PHINMA policy forum advances equal access to private tertiary education in the Philippines with year-long program
MANILA, Philippines – Philippine-based conglomerate PHINMA facilitated Private Education Towards Nation Building, a policy forum powered by its educational arm, PHINMA Education. Through presentations by Kavita Rajagopalan, Programme Director of Global Schools Forum (GSF) and Meekyung Shin, Education Specialist for Higher Education at the Asian Development Bank (ADB), the forum steered and encouraged discussion on the way private tertiary education institutions could complement public education in the Philippines, as a response to the current educational crisis in the country.
The Private Education Towards Nation Building Forum, held at The Fifth at Rockwell, Makati, drew over 150 education leaders and stakeholders, including heads of the Philippine Association of Colleges and Universities (PACU), Philippine Business for Education (PBEd), Private Education Assistance Committee (PEAC), and Catholic Educational Association of the Philippines (CEAP).
“While the public sector’s education spending per person in the country has grown robustly over the past 25 years, we continue to perform poorly in international standardized student assessments. This is a clear indicator that we have much to do and increasingly little time to do it,” said Ramon R. del Rosario Jr., Chairman and CEO of PHINMA Corp.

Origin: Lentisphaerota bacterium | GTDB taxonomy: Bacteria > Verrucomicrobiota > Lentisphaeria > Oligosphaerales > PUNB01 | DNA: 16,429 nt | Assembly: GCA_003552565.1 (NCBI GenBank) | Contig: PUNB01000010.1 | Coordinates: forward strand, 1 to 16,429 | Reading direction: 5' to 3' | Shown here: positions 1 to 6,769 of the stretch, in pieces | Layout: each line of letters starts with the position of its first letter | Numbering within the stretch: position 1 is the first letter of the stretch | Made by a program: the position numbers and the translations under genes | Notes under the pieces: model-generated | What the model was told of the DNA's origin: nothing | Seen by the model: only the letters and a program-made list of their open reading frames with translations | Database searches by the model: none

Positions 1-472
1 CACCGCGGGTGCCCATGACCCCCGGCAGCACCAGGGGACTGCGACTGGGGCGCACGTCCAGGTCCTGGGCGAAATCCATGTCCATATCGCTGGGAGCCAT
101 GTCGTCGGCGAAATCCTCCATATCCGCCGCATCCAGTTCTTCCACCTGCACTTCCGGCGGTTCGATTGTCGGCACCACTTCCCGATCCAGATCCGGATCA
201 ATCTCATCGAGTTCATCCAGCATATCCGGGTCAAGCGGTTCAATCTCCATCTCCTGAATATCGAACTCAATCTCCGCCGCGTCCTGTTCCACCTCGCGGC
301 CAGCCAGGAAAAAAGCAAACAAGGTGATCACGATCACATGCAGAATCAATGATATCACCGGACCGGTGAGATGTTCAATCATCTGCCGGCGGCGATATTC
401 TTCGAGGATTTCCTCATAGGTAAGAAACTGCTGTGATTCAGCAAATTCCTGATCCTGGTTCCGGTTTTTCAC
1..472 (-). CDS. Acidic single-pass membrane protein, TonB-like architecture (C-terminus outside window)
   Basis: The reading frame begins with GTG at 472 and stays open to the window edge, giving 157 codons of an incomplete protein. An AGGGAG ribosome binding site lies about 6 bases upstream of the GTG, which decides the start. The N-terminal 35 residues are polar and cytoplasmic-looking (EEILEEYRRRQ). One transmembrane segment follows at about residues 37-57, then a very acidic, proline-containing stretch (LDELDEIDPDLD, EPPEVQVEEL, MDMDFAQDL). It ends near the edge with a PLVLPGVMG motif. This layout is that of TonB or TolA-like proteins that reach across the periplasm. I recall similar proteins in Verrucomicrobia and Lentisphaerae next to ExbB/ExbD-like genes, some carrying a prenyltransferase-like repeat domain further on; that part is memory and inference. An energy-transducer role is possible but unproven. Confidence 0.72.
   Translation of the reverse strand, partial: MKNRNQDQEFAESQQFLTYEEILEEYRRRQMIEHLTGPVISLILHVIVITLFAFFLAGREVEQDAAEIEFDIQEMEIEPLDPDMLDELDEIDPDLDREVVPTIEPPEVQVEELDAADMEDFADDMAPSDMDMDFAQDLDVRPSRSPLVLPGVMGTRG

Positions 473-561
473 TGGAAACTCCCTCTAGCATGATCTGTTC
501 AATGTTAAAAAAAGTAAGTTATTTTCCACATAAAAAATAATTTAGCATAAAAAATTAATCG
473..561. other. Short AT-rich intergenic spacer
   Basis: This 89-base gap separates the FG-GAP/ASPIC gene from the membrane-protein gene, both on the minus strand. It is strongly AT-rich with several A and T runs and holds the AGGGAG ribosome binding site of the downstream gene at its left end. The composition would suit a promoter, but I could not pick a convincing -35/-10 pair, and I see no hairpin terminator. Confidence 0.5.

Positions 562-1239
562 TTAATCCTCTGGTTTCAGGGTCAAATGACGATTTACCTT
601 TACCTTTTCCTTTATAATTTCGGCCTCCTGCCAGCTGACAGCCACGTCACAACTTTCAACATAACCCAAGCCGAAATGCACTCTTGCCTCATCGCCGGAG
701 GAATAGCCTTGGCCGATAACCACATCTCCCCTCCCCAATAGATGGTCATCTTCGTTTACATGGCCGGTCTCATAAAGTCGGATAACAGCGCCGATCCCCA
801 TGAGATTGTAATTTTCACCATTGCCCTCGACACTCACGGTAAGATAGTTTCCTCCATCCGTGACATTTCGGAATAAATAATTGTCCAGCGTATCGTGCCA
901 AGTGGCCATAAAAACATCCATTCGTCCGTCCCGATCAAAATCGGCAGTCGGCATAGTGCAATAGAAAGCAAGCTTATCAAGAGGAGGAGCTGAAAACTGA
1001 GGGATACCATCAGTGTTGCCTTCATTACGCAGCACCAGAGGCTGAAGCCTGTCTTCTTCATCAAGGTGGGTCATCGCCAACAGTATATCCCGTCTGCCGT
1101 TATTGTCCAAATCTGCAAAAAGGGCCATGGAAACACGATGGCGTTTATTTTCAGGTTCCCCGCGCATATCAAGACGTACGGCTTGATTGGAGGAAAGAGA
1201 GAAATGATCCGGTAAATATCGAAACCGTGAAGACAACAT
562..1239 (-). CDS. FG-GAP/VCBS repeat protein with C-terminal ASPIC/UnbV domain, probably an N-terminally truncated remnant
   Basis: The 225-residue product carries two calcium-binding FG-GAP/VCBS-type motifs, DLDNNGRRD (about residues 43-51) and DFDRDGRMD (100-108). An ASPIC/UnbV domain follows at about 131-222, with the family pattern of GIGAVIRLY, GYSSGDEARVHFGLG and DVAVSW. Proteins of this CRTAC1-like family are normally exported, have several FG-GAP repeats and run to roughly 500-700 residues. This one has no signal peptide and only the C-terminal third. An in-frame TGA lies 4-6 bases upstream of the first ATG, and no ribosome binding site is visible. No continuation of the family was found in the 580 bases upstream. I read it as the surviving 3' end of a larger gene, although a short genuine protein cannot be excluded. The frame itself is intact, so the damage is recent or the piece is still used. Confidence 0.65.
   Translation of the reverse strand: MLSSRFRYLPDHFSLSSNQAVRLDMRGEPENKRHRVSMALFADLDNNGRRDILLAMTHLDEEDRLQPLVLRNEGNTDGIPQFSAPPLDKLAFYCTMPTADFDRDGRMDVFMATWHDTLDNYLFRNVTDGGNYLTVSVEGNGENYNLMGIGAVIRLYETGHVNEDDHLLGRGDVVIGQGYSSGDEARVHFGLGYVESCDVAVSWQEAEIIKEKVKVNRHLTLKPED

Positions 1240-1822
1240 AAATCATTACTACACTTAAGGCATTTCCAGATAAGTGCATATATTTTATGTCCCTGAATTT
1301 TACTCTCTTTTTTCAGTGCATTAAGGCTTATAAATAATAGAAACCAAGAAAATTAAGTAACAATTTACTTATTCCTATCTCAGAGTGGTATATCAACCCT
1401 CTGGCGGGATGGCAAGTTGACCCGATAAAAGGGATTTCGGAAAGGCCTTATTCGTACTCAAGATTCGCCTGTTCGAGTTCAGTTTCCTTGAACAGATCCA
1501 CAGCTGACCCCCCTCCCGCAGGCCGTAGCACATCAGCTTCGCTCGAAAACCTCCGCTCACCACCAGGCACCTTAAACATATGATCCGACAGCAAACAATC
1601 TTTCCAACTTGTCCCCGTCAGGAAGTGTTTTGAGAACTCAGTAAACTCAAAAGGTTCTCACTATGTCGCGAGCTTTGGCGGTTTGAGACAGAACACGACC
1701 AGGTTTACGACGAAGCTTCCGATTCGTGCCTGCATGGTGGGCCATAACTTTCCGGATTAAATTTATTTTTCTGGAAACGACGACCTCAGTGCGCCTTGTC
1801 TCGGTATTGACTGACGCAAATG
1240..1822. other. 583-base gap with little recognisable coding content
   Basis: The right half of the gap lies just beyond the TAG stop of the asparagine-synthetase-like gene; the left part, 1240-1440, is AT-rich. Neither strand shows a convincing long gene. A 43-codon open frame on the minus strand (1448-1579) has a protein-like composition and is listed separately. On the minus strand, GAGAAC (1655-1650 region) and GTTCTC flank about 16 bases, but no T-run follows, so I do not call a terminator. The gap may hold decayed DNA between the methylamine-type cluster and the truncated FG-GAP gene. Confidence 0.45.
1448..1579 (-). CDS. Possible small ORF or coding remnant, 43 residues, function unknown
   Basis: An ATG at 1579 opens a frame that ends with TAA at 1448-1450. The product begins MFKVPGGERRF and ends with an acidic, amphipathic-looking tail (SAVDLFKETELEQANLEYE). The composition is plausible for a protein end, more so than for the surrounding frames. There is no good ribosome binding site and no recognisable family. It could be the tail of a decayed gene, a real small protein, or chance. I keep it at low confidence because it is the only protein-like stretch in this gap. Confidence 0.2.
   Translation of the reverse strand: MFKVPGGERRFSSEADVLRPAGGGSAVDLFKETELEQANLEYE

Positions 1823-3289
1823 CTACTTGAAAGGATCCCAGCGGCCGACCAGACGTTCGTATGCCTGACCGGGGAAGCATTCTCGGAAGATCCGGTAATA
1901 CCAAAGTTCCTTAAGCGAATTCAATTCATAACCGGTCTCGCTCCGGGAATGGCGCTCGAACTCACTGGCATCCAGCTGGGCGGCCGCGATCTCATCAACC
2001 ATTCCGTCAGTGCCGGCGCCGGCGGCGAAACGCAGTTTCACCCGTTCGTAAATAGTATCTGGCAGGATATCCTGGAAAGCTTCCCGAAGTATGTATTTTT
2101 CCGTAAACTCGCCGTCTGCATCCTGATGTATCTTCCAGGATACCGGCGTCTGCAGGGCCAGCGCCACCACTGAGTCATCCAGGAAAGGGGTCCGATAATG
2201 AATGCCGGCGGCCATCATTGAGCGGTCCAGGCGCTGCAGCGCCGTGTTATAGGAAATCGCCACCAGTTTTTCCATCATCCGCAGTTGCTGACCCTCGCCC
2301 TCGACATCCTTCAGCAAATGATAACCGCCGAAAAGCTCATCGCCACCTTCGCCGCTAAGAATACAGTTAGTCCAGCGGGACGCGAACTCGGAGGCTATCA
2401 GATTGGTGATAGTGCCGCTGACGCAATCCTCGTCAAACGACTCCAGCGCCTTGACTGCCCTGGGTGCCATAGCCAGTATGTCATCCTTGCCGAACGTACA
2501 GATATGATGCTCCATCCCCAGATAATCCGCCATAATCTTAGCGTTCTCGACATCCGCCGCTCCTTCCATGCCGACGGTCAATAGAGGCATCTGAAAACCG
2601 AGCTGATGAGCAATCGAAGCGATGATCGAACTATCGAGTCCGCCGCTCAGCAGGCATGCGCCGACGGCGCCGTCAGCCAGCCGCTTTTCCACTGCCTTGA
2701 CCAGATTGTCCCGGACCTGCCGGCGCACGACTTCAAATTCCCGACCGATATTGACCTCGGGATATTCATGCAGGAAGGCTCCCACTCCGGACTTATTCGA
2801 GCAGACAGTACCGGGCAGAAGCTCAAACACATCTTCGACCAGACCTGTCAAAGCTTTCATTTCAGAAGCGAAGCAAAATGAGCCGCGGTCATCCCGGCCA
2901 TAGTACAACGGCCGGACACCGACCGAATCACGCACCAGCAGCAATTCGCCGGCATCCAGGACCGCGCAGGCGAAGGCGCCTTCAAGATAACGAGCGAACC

“We in the private sector believe that we can contribute to changing the course of history. Private education institutions can complement the public sector in improving the quality of education in the country.”
Dr. Chito B. Salazar, President and CEO of PHINMA Education also emphasized that “there should be complementarity between the private and public sectors, where the private sector can offer education services that normally come from public schools.”
“This is so the government will not need to build or produce new schools. The public and private sectors need to work together to really maximize our efforts, facilities, and resources to solve the learning crisis,” Salazar said.
Understanding the state of public education in the Philippines
A 2021 study by the Philippine Institute for Development Studies (PIDS) revealed that education spending per person had increased over the last 25 years, with educational expenditures increasing by about 6.4% annually within the last 15 years alone. This surpassed the growth in per capita income.
Filipino households bear the brunt of these expenses, contributing to the nation’s poor performance in international standardized student assessments. In the 2018 Programme for International Student Assessment (PISA), the Philippines ranked lowest among 79 participating countries in reading comprehension, and second lowest in both mathematical and scientific literacy.
To help fill this gap, Global Schools Forum (GSF) Programme Director Kavita Rajagopalan noted the importance of foundational education–or teaching the basic literacy, numeracy and transferable skills to schoolchildren–in the Philippine context.
“86% of education innovations originate in the non-state sector,” said Rajagopalan. “The sector is a powerful partner for driving the innovation in education needed to end the learning crisis.” She further explained the need to build and scale partnerships with government and ministries of education in terms of both public-private partnerships and technical advisory.
Meekyung Shin, Asian Development Bank (ADB) Education Specialist for Higher Education, also noted that almost all developing countries in the Asia and Pacific are middle income countries, which means that they face surplus in lower level skills and big shortages in higher level skills.
“As successful countries like Korea and Japan have shown, private education plays a critical complementary role in improving access, quality and relevance of higher education,” Shin said.